Despite his pleas for nonviolence, King was brutally gunned down on April 4, 1968. In the wake of his death, others were forced to take up his call for change.

Change is hard. It is uncomfortable. But it is necessary for progress. As we celebrate the life and legacy of King, we must ask ourselves how much change is being made. On MLK Day, and every day, we must recommit ourselves to the tenets that King espoused. The work is difficult and unforgiving. The issues affecting us will not be solved in a lifetime, and perhaps not even in a generation. As King said, “the arc of the moral universe is long, but it bends toward justice.” Unfortunately, we may not be as far along that arc as we might hope.

April Reign is the creator of the #OscarsSoWhite campaign and the Senior Director of Marketing for Fractured Atlas.

History Reads features the work of prominent authors and historians.

About the Early Years

The Vital Registration Office, codified initially as the Division of Vital Statistics and currently as the Section of Vital Statistics, was created as a division of the West Virginia Department of Health in 1917. Before 1917, county clerks served as the sole local registrars and custodians of birth, death, and marriage for those events that occurred in their respective counties. It is likely that the official reporting and recording of births, deaths, and marriages was mandated from the creation of the state in 1863, as it was the law in Virginia (from which West Virginia was created) beginning around 1852. However, due to the extreme rural nature of the population and the lack of coherent collection mechanisms, reporting was probably very "hit and miss" except around major cities. From 1917 until 1921 it was not mandatory that county clerks report births and deaths to the Vital Registration Office however most did Even though mandatory reporting by counties began in 1921, the reporting of births and deaths was still not considered adequate for inclusion in national health statistics until 1925.

Although in modern times it is extremely rare for a birth or death to go unreported, many births and deaths went unreported, although required by law, due to the lack of coherent collection mechanisms and what must have been a perceived lack of legal "utility". Many reports may have been more a matter of posterity than legal obligation. For example, there was no need for a birth certificate to prove age for Social Security purposes, because there was no Social Security. Most people did not have life insurance, so there was little need for a death certificate for that purpose. The biggest "push" for full reporting of births and deaths was due to the institution of sanitary reforms for the prevention of disease and the use of birth and death reporting in the census of the nation. The reporting of the health conditions surrounding birth and death played an important role in monitoring disease and the impact of the interventions. It was not until 1945 that as many births occurred in hospitals as occurred at home. The rise and proliferation of medical facilities, the increase in the number of trained physicians and other medical personnel, the professional training and licensing of funeral directors and embalmers and the need for legal proofs from birth certificates (name, age, citizenship, parentage), death certificates, and marriage certificates all contributed to nearly complete reporting of vital events nationwide.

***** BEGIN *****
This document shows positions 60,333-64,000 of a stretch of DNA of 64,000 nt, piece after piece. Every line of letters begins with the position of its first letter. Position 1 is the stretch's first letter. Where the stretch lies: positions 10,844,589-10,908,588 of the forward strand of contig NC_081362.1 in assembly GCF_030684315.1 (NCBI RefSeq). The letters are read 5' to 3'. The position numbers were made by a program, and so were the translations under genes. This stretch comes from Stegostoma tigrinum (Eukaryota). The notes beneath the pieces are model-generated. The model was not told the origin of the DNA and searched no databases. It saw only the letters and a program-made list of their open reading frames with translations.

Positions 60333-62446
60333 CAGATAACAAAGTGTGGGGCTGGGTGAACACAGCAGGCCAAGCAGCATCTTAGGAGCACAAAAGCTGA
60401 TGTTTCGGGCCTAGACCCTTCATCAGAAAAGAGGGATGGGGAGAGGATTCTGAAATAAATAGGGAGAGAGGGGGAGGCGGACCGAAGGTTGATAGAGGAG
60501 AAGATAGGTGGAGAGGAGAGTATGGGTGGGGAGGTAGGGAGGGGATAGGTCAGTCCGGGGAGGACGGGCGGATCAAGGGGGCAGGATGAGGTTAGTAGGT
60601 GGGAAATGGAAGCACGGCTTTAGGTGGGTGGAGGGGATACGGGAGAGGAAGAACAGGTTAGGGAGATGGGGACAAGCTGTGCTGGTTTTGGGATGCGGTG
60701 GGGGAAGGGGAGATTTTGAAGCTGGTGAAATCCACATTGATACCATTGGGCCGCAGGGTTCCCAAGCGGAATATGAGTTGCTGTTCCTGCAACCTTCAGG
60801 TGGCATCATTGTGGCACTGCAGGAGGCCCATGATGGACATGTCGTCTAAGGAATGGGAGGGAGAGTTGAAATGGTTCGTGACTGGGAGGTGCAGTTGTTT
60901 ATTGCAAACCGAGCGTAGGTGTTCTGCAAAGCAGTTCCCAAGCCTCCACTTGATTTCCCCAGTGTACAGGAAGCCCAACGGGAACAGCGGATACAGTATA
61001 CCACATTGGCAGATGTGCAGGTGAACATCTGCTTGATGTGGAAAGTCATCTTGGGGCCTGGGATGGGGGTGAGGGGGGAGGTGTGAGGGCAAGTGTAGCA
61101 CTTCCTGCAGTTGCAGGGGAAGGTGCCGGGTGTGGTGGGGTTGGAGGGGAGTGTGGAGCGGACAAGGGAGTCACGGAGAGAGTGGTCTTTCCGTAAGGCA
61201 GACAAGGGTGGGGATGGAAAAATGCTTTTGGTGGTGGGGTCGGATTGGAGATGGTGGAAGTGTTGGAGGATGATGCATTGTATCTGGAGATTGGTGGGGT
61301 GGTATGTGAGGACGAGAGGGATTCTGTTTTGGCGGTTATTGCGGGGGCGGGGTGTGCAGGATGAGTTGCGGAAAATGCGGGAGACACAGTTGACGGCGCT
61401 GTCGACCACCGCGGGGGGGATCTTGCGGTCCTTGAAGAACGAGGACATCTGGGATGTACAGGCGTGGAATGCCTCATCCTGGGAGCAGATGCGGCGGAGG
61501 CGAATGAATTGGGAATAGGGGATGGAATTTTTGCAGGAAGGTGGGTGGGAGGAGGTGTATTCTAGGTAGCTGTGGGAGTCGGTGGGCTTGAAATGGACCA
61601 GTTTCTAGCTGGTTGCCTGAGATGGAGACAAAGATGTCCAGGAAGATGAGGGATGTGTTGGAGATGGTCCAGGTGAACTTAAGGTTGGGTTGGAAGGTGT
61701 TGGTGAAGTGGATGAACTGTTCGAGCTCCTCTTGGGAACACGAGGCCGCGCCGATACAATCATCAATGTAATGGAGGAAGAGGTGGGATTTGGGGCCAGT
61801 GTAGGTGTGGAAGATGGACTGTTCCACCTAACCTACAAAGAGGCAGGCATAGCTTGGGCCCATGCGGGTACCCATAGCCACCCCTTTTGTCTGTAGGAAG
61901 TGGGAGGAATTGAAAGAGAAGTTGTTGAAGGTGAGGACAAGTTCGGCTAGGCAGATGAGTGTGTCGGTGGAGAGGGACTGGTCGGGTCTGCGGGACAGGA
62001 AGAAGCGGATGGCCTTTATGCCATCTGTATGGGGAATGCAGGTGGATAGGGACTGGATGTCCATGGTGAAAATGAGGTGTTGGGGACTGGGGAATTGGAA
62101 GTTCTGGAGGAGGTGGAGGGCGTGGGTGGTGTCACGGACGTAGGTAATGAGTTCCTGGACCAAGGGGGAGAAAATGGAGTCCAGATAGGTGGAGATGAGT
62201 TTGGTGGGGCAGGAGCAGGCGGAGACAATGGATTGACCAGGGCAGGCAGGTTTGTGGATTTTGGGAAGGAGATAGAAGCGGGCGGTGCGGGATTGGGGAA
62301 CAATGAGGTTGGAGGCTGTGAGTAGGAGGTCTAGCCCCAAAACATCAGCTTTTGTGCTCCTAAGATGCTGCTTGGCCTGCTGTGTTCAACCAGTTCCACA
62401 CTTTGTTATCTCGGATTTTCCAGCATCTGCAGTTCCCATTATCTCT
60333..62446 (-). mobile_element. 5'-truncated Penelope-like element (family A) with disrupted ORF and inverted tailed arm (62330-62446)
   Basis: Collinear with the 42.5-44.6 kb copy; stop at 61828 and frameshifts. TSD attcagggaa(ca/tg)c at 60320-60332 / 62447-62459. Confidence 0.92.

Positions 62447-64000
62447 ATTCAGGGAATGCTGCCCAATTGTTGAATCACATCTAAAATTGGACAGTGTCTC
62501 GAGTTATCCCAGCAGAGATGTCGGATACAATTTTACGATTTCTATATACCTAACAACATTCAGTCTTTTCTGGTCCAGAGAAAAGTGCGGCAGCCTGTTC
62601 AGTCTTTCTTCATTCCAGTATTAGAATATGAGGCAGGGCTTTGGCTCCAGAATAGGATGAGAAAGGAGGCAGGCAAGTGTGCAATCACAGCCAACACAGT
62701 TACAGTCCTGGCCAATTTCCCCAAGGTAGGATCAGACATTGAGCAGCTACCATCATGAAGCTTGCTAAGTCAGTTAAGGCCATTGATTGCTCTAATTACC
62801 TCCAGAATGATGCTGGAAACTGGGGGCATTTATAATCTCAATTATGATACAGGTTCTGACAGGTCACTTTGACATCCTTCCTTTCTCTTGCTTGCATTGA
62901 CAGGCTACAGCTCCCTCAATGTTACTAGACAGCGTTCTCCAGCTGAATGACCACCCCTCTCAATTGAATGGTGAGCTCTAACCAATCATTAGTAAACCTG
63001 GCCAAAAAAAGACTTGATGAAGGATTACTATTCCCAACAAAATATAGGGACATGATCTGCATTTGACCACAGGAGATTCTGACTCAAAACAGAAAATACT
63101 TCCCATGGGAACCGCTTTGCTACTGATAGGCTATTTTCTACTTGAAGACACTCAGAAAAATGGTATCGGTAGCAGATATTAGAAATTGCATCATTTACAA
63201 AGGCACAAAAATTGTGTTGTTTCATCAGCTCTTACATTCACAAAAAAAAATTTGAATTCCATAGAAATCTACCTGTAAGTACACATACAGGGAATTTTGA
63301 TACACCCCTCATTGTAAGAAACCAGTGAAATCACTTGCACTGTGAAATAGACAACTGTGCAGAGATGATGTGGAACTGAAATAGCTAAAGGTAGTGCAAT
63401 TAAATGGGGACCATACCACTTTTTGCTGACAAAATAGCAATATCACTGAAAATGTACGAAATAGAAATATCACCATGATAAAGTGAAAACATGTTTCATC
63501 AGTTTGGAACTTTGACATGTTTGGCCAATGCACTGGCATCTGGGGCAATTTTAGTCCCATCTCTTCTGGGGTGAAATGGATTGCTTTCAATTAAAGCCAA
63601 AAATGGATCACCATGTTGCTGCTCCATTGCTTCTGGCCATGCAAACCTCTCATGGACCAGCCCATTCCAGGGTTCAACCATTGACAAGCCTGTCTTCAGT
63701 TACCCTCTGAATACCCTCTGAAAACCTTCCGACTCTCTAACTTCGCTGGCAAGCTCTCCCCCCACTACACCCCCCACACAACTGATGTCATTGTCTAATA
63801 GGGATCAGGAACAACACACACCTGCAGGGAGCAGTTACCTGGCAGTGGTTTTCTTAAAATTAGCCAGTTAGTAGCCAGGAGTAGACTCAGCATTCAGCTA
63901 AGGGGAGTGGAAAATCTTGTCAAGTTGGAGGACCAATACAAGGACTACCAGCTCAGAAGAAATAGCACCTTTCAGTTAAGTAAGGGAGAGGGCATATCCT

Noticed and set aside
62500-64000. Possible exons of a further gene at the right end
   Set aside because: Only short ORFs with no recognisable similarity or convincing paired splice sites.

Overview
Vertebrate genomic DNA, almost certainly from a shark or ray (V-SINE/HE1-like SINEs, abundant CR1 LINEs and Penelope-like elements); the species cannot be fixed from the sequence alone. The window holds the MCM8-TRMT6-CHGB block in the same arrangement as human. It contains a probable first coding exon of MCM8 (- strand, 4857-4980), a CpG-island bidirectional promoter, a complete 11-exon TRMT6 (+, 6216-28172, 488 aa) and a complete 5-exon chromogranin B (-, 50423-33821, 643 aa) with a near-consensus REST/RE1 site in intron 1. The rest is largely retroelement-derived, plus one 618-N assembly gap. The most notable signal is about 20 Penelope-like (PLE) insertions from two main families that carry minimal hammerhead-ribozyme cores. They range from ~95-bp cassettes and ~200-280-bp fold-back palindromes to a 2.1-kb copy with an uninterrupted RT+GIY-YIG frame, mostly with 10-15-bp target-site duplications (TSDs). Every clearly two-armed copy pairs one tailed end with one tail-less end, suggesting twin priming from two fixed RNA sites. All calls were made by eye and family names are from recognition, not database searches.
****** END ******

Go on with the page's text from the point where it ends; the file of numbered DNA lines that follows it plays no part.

Upshur DD- 144 - History

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    LiveKernelEvent Code 144 hardware error

    I am getting a hardware problem error with a problem event name "LiveKernelEvent" and a code of 144. Also on a daily basis I get a an event name of BEX64. Not sure if these are related.

    A problem with your hardware caused Windows to stop working correctly.

    Problem signature
    Problem Event Name: LiveKernelEvent
    Code: 144
    Parameter 1: 3003
    Parameter 2: ffff980a4c06d6c0
    Parameter 3: 40010000
    Parameter 4: 0
    OS version: 10_0_17763
    Service Pack: 0_0
    Product: 256_1
    OS Version: 10.0.17763.
    Locale ID: 1033

    Faulting Application Path: C:WindowsSystem32audiodg.exe

    Problem signature
    Problem Event Name: BEX64
    Application Name: AUDIODG.EXE
    Application Version: 10.0.17763.134
    Application Timestamp: 1cb1ad5b
    Fault Module Name: StackHash_ef15
    Fault Module Version:
    Fault Module Timestamp: 00000000
    Exception Offset: PCH_CB_FROM_ntdll+0x00000000000A01B4
    Exception Code: c0000005
    Exception Data: 0000000000000008
    OS Version: 10.0.17763.
    Locale ID: 1033
    Additional Information 1: ef15
    Additional Information 2: ef152224cfb056c292640ec09ea987fd
    Additional Information 3: ea91
    Additional Information 4: ea917d99455f0df512576d95997a6eef

    Extra information about the problem
    Bucket ID: f9f02bcd768aa7153e70c5e723738dd5 (2193470615052324309)